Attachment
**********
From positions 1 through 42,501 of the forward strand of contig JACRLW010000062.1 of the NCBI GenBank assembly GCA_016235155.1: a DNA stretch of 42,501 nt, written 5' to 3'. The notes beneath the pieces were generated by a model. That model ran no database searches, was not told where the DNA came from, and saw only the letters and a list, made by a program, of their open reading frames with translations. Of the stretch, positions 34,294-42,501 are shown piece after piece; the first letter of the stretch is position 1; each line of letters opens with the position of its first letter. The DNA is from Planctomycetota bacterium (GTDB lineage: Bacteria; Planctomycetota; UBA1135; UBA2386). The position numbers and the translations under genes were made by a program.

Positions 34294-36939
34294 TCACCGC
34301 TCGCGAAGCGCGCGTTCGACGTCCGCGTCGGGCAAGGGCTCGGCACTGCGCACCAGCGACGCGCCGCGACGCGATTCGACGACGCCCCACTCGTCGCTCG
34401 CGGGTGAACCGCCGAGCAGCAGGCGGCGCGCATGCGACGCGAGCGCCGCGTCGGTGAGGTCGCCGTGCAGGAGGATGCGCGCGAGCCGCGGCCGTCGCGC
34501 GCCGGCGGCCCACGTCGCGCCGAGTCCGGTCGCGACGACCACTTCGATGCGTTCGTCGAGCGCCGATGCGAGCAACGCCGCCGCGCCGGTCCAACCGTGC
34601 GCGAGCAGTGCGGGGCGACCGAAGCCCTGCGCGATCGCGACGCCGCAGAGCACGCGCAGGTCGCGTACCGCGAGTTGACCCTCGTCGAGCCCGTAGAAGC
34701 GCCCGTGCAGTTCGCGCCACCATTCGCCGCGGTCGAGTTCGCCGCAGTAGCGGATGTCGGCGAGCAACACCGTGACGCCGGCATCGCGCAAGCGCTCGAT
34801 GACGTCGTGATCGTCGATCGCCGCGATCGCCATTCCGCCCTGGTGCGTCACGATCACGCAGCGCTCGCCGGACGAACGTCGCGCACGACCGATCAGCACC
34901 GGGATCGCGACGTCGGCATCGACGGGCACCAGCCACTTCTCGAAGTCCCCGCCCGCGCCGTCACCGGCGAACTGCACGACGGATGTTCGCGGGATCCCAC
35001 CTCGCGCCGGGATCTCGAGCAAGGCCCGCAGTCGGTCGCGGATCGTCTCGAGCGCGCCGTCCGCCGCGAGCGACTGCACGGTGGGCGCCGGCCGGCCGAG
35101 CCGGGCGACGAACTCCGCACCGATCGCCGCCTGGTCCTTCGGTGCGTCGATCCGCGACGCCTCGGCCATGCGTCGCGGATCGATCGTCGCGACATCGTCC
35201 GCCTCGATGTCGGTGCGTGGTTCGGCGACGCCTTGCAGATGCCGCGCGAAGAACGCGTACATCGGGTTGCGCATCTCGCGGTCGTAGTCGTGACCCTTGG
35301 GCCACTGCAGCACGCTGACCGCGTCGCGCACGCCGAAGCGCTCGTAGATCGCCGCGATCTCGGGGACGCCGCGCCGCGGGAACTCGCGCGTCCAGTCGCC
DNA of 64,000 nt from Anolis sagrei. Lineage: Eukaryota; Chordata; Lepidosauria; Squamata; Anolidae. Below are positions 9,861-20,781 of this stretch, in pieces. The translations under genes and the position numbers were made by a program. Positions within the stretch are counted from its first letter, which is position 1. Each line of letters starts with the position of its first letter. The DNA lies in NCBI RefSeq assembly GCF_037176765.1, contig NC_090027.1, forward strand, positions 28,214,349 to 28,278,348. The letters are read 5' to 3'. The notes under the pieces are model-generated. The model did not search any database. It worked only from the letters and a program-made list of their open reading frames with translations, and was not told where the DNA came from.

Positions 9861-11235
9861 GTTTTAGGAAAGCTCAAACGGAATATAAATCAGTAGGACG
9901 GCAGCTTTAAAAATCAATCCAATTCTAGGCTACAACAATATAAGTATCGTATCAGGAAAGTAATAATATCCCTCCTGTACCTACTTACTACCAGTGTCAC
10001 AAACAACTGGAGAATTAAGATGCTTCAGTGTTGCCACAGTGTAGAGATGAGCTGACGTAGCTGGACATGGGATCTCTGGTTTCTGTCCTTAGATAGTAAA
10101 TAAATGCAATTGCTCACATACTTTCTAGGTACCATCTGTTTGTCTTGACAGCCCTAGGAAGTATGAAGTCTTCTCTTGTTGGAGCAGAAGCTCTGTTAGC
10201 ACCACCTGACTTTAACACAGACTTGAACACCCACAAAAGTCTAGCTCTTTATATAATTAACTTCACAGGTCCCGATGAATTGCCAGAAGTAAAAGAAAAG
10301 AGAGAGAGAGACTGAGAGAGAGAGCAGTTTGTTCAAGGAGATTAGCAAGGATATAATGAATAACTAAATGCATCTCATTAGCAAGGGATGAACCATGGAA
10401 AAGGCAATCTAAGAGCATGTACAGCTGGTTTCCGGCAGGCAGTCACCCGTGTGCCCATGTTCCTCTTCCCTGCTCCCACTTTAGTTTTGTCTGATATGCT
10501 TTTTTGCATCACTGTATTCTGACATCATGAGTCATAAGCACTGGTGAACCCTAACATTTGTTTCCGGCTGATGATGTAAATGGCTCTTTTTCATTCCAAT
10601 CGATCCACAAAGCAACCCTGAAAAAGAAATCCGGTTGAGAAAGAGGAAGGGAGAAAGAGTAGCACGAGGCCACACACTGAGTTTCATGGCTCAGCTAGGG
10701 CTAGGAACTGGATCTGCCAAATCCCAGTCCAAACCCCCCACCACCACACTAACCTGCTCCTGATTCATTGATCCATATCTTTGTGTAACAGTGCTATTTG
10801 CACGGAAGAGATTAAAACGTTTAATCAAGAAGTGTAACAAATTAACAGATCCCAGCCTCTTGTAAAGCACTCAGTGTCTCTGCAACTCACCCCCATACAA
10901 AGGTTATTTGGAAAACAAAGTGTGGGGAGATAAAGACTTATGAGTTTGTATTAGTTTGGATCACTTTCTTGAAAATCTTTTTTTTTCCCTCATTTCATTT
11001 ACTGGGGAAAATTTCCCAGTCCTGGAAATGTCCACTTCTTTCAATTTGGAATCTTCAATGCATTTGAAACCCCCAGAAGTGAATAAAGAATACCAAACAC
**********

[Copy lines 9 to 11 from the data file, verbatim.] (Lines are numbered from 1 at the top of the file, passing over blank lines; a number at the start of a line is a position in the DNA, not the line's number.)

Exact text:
34801 GACGTCGTGATCGTCGATCGCCGCGATCGCCATTCCGCCCTGGTGCGTCACGATCACGCAGCGCTCGCCGGACGAACGTCGCGCACGACCGATCAGCACC
34901 GGGATCGCGACGTCGGCATCGACGGGCACCAGCCACTTCTCGAAGTCCCCGCCCGCGCCGTCACCGGCGAACTGCACGACGGATGTTCGCGGGATCCCAC
35001 CTCGCGCCGGGATCTCGAGCAAGGCCCGCAGTCGGTCGCGGATCGTCTCGAGCGCGCCGTCCGCCGCGAGCGACTGCACGGTGGGCGCCGGCCGGCCGAG